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Esrey SA, Potash JB, Roberts L, Schiff C. Effects of Improved Water Supply and Sanitation (Excreta disposal) on ascariasis, diarrhea, drancunculiasis, hookworm, schistosomiasis and trachoma. “Bulletin of the World Health Organization”; 65(5): 602-21.

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Article

Quality of Implementation of the School Health Program in Oyo State, South-West Nigeria: A Rural-Urban Comparative Survey

1Department of Community Medicine, P.O. Box 1517, UI Post Office, College of Medicine, University of Ibadan, Ibadan, Nigeria

2UI Post Office, College of Medicine, University of Ibadan, Ibadan, Nigeria


American Journal of Educational Research. 2016, Vol. 4 No. 4, 307-313
DOI: 10.12691/education-4-4-3
Copyright © 2016 Science and Education Publishing

Cite this paper:
Ayodeji Matthew Adebayo, Eme T. Owoaje. Quality of Implementation of the School Health Program in Oyo State, South-West Nigeria: A Rural-Urban Comparative Survey. American Journal of Educational Research. 2016; 4(4):307-313. doi: 10.12691/education-4-4-3.

Correspondence to: Ayodeji  Matthew Adebayo, Department of Community Medicine, P.O. Box 1517, UI Post Office, College of Medicine, University of Ibadan, Ibadan, Nigeria. Email: davidsonone@yahoo.com

Abstract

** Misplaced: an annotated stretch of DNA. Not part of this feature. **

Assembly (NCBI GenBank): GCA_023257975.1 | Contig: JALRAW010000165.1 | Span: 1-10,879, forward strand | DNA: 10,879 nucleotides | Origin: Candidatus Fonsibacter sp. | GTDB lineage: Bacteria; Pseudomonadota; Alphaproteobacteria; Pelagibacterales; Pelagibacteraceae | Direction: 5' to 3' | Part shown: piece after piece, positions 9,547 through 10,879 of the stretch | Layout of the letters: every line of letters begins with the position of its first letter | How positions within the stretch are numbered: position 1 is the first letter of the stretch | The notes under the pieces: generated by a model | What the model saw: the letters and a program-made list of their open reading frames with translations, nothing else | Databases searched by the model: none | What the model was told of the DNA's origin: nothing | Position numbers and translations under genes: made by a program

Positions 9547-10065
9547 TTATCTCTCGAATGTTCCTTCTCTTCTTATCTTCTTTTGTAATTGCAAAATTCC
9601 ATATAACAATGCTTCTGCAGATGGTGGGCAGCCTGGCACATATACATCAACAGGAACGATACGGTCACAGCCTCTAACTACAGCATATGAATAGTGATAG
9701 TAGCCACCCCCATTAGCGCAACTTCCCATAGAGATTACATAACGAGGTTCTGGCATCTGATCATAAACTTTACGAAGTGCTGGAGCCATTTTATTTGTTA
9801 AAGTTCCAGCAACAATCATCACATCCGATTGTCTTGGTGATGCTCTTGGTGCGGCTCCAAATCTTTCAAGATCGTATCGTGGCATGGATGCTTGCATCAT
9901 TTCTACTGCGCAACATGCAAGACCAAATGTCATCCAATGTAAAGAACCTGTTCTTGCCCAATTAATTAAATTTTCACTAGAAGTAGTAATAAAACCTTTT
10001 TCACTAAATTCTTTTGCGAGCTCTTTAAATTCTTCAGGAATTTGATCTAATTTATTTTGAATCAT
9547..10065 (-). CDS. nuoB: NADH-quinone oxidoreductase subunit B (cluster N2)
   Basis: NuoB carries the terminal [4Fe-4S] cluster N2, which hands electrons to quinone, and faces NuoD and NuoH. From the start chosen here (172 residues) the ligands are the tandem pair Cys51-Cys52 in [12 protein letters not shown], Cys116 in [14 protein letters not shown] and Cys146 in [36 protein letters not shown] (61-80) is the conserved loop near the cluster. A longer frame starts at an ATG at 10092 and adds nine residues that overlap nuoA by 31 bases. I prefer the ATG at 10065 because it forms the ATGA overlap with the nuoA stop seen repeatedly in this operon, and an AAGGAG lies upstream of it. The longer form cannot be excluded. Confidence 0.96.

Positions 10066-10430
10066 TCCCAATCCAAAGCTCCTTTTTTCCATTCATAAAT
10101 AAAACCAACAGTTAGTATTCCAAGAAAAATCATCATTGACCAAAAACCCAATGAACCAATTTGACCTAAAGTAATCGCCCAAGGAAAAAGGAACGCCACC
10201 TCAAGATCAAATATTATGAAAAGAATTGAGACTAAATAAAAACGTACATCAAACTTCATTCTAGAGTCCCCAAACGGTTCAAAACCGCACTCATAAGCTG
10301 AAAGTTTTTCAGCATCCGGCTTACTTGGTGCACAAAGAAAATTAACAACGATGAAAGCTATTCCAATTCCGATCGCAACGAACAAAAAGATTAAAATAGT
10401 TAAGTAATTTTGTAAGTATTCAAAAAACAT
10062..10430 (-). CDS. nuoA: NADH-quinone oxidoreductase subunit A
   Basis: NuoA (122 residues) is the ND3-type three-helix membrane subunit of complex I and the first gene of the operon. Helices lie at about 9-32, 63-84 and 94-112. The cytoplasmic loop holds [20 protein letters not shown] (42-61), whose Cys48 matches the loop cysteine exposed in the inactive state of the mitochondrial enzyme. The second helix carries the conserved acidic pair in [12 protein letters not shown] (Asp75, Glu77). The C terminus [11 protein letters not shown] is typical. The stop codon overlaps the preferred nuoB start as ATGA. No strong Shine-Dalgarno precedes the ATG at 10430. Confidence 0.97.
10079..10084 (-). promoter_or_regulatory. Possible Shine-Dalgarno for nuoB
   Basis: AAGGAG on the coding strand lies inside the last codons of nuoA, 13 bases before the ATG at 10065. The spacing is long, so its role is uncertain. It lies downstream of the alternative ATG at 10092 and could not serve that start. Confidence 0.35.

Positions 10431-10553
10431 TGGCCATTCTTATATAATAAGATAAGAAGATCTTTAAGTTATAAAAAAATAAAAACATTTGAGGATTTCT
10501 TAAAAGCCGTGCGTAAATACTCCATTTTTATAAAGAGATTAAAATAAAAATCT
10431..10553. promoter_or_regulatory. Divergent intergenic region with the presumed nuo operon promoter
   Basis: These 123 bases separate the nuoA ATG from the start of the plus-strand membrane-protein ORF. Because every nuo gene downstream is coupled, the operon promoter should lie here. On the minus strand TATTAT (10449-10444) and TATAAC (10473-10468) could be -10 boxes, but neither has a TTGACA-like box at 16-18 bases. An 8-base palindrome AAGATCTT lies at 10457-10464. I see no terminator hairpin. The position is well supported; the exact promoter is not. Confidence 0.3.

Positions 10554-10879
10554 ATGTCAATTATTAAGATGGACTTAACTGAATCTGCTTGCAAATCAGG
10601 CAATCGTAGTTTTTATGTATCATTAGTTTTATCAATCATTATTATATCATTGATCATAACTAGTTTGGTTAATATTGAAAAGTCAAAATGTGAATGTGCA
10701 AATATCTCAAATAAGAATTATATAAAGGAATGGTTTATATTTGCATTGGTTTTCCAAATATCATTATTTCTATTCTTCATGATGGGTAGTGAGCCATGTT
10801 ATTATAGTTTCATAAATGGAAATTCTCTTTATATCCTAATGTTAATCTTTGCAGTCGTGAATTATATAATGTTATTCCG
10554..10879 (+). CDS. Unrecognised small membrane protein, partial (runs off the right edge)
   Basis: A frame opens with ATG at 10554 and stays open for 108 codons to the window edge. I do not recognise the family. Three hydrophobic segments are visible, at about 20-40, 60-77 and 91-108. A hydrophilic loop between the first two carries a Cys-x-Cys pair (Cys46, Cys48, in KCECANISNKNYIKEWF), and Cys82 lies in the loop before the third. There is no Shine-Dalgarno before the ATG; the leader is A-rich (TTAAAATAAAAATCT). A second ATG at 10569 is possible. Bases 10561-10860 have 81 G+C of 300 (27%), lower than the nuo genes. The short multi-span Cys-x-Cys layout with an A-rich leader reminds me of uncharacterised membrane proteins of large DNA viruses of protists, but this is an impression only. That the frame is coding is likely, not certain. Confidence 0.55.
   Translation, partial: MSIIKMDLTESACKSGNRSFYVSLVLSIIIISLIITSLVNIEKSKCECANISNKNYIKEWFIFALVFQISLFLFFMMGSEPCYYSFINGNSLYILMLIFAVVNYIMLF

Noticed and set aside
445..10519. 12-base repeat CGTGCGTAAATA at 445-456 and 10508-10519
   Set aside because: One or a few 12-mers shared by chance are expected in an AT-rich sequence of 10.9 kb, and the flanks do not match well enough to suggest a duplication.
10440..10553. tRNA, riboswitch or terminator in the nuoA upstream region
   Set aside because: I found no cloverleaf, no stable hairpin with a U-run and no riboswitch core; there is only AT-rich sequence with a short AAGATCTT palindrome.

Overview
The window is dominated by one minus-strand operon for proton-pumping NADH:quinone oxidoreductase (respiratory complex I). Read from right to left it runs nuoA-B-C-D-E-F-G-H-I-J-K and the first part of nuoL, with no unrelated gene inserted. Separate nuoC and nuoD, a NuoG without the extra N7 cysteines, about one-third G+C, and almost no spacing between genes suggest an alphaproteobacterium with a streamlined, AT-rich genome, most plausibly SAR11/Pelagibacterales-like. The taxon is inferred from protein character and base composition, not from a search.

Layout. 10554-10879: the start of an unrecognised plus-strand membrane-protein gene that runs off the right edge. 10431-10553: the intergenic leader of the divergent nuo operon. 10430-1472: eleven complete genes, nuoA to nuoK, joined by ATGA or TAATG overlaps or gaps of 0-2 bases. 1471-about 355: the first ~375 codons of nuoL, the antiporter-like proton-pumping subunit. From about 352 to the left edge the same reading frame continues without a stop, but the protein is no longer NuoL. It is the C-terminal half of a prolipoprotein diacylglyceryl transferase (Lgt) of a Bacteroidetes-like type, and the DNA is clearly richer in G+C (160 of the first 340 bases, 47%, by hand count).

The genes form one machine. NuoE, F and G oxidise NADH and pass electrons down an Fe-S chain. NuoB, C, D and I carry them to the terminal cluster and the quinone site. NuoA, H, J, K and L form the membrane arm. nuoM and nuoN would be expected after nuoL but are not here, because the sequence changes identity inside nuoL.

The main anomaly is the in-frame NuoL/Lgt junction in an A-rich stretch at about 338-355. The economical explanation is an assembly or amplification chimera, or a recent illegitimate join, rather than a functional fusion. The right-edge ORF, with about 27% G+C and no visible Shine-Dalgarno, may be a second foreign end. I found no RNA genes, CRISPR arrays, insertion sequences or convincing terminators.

Background: The implementation of the School Health Program (SHP) is core to the realization of the goal of National Policy on Education. Despite the formulation and adoption of the National School Health Policy (NSHPo) in Nigeria in 2006, no study has been conducted to evaluate the quality of its implementation. This study was carried out to appraise the quality of implementation of the program in public primary schools in rural and urban Local Government Areas (LGAs) of Oyo State, Nigeria. Methodology: The study utilized a comparative cross-sectional design. A two-stage sampling technique was used to select 49 public primary schools; 26 rural and 23 urban, from two selected LGAs. Observational checklist (OC) was used to assess the SHP in the selected rural and urban schools from the LGAs. The checklist comprised of 4 sections; the school administrative information and implementation items for each of the three main components of the SHP as listed below i.e. School Health Services (SHS), School Health Education (SHE) and Healthful School Environment (HSE). The overall quality of implementation was measured by assessing the availability, appropriateness and functionality of basic health, sanitation and education facilities on a 79-point scale (SHS-21, SHE-10, HSE-48). Scores of <40%, 40-49% and ≥50% were categorized as poor, fair and good quality of implementation of the SHP respectively. Data were analyzed using SPSS version 22. Results: All the schools in both the urban and rural public primary schools had functional Parent Teacher Association. Neither the rural nor the urban public primary schools had trained first aiders, school health assistants or school health nurses. Even though most (87.8%) of the schools had first aid boxes (rural-100% versus urban-73.9%), 56.5% and 23.1% of the first aid boxes in the urban and rural public schools contained nothing. Only 8.7% of the urban schools had a sick bay. None of the public primary schools in both the rural and urban locations had major communicable health problems, HIV/AIDS education and use and abuse of drugs in their health instruction curriculum. Majority of the schools in the rural locations (88.5%) had sources of water supply compared with 10 (43.5%) of the schools in urban LGAs. Some (38.8%) of the schools had refuse bins located either on the corridors or at the corners of the classrooms. Higher proportions of schools in the urban areas (27.8%) had dustbins compared with (20.7%) of the rural schools. Overall, (59.2%) schools had poor quality of implementation of the SHP (rural-65.4% versus urban- 52.2%). Conclusion: The study revealed poor quality of implementation of the school health program in the selected rural and urban public primary schools in Oyo State as various essential equipment/items for effective school service delivery were either inadequate or lacking. There is a need for concerted efforts to improve/upgrade the standard of the program in both rural and urban public primary schools in the State.

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